Safe in Daddy’s arms

I saw a father carrying his daughter today.  She had her arms around his neck, and seemed happy. I could tell she felt safe, secure in the knowledge that her dad would take care of her, holding her through the scary times.  I wanted to tell her to hold on as tight as she could for as long as she could.  Because at some point, she would need to hold on to that memory as tightly as she was holding him now.

I was that little girl once.  It doesn’t seem possible, but it was over 40 years ago that I would have been her age.  Here is a photo of me on my 3rd birthday, happy to be in Daddy’s arms!

I can remember coming home after car trips out of town – maybe we were at the beach for the weekend or just at my grandmother’s for a family gathering – but I would often fall asleep in the back seat and Dad would carry me into the house.  Even when I didn’t really fall asleep, I would sometimes pretend I had, just so he would lift me up to carry me inside and I could put my arms around his neck and hold on tight.  I am sure I did this well past the age where it would have been easy for him to carry me up the long flight of stairs in our house.  But he never complained.

I still want to put my arms around him and hold on tight – as if that would keep the Alzheimer’s at bay.  My heart wants to believe that if I am strong enough for him, I can hold on to the man that I know and not let him slip away.  But each time I see him, I realize that no matter how hard I hold on, I am not strong enough to fight this disease – it will win in the end. And that breaks my heart.

My mother and I are exploring options for when he can no longer live at home.  We visited 2 places this past week – the first was an ideal setup in a less-than-ideal location over an hour from home.  The 2nd was much closer, but we were less impressed.  Fortunately, we are not in a rush to make a decision, so we may look at some more locations.  But it will have to happen sooner rather than later.  And in visiting these memory-care units and looking at the rooms, it has begun to hit me that this is real.

I wrote about Blessings recently – looking for them even in the difficult times.  I had a hard time finding the blessing in the death of a young father.  And now I am having a hard time finding the blessing in the decline of my father.  I suppose it has given me the chance to find out more about his life, both in talking to him about the distant past (easier than talking about the present and recent past that he doesn’t remember) and in reading through some of the documents and mementos he has held onto over the years.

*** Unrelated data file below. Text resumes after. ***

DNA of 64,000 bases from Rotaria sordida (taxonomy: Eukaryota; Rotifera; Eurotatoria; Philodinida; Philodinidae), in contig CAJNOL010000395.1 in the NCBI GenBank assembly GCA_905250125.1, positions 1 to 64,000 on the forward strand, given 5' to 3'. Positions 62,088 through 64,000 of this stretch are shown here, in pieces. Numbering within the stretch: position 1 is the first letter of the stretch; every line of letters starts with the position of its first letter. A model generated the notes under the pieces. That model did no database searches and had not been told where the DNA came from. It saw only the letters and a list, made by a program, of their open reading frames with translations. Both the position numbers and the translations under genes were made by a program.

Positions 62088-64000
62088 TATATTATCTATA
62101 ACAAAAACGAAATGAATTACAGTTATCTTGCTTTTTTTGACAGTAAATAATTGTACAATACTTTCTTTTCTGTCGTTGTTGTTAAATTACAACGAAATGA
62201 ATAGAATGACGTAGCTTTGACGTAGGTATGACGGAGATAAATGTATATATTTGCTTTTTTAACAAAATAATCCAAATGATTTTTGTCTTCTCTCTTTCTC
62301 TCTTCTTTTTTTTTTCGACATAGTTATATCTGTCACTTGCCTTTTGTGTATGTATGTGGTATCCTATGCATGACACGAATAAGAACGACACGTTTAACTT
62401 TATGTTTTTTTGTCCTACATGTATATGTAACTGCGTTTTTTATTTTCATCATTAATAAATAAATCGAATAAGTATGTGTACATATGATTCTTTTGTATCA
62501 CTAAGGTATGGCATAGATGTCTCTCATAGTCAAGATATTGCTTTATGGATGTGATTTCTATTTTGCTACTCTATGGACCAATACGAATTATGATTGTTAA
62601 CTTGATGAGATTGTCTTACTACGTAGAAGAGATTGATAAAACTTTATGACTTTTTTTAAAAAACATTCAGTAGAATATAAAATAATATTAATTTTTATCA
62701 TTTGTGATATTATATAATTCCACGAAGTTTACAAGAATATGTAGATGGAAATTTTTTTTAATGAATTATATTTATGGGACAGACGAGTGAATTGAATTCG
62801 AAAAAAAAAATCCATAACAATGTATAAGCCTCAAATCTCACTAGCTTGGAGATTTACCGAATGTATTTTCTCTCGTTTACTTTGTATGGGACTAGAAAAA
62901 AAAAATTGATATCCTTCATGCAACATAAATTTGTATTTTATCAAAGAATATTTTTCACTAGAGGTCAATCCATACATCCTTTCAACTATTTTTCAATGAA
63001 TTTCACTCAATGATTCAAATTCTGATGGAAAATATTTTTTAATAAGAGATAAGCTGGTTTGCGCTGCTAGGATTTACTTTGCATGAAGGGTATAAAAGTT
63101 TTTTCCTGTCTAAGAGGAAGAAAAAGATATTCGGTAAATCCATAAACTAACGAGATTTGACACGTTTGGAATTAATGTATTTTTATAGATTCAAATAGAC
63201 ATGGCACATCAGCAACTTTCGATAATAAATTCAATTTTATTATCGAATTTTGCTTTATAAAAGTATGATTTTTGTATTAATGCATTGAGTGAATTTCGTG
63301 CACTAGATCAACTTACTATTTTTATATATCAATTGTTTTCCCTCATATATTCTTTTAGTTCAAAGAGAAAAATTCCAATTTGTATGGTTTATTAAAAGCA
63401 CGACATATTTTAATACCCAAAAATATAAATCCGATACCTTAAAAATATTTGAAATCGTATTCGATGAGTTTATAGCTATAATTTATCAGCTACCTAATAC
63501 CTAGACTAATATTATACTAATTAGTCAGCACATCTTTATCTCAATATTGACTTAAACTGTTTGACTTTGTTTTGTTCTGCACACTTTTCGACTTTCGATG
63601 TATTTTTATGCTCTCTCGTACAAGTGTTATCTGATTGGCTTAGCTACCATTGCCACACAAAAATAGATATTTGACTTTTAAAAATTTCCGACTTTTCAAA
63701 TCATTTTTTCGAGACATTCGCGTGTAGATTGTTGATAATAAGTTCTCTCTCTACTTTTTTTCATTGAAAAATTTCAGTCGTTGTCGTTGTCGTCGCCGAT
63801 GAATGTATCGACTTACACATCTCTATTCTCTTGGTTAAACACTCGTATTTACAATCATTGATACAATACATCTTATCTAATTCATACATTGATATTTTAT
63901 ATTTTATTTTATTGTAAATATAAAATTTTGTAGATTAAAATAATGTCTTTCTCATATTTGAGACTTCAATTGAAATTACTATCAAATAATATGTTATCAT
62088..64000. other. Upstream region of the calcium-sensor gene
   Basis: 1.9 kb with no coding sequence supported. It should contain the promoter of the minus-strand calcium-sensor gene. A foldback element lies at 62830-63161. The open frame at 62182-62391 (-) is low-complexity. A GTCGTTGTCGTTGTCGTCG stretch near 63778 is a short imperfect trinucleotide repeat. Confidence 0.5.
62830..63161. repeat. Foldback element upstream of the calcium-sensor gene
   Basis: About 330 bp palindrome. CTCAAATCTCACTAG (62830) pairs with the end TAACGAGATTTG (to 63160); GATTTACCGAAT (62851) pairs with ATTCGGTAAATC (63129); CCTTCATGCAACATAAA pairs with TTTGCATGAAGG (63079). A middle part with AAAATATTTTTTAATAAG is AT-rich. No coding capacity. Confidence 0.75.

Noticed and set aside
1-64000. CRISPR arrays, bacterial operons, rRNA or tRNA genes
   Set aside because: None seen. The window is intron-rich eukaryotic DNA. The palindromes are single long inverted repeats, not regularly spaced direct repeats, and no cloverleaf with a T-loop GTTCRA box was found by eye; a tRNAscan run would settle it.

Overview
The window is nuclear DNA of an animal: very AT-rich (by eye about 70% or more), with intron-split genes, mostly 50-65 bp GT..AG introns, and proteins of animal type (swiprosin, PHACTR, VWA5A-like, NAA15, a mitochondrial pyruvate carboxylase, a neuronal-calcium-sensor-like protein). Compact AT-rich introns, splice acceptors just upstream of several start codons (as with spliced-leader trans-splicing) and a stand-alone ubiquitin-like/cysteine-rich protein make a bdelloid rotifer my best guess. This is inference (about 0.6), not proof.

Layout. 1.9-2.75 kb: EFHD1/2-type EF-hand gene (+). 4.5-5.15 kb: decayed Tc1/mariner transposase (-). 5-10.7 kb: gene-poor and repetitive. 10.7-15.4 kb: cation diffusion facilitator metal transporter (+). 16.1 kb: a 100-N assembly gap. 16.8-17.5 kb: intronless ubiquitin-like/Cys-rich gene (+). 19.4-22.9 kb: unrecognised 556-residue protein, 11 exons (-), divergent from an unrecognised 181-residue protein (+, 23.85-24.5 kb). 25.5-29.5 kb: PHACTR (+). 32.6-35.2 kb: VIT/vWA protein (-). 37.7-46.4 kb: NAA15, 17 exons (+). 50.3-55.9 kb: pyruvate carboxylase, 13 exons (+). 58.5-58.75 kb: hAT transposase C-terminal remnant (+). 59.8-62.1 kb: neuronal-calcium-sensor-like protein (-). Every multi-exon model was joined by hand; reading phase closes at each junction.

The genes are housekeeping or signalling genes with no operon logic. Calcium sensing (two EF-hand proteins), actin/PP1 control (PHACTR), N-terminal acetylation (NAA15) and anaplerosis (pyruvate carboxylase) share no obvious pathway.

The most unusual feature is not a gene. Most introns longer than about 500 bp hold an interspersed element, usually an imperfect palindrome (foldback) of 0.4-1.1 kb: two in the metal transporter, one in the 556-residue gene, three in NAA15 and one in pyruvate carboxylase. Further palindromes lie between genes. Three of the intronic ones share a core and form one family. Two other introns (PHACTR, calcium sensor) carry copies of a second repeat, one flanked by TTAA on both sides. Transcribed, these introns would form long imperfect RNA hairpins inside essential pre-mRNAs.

For instance, I asked him about his naval service when I was visiting last week.  He was commissioned after attending college on an NROTC scholarship and went to Supply School right after graduation.  He couldn’t remember where it was, but he knew it was on the East coast.  The next day, I was going through a box of papers and other items and came across a letter presented to him when he retired after 30 years in the Navy.  It mentioned that he had attended the Supply School in New Jersey – I was glad to know that detail that his memory has taken from him.

I also got to look through his high school yearbook.  He was apparently on the school newspaper staff and was in the Senior play. In the class predictions, he was most likely to become a priest – I’m glad he didn’t follow that path or I would never have gotten to know this amazing man.  He has always been my sounding board, listening to my troubles and when asked, offering advice.  He has always been a kind, polite, caring person, demonstrating respect to those around him.  And his smile fills his eyes when he is pleased.

After spending 4 days with him, I had to come home, a home that is almost 900 miles from where I grew up.  I cried on the plane back, missing the man I knew and missing the one I spent time with last week.  He may not remember that I have been teaching for more than 2 decades or that my brother is married with 3 children, but he is still a good listener, still a gentleman.  And his eyes still light up with his smile when he sees me.  Even when the day comes that he doesn’t remember my name, I hope I can find the smile in his eyes.

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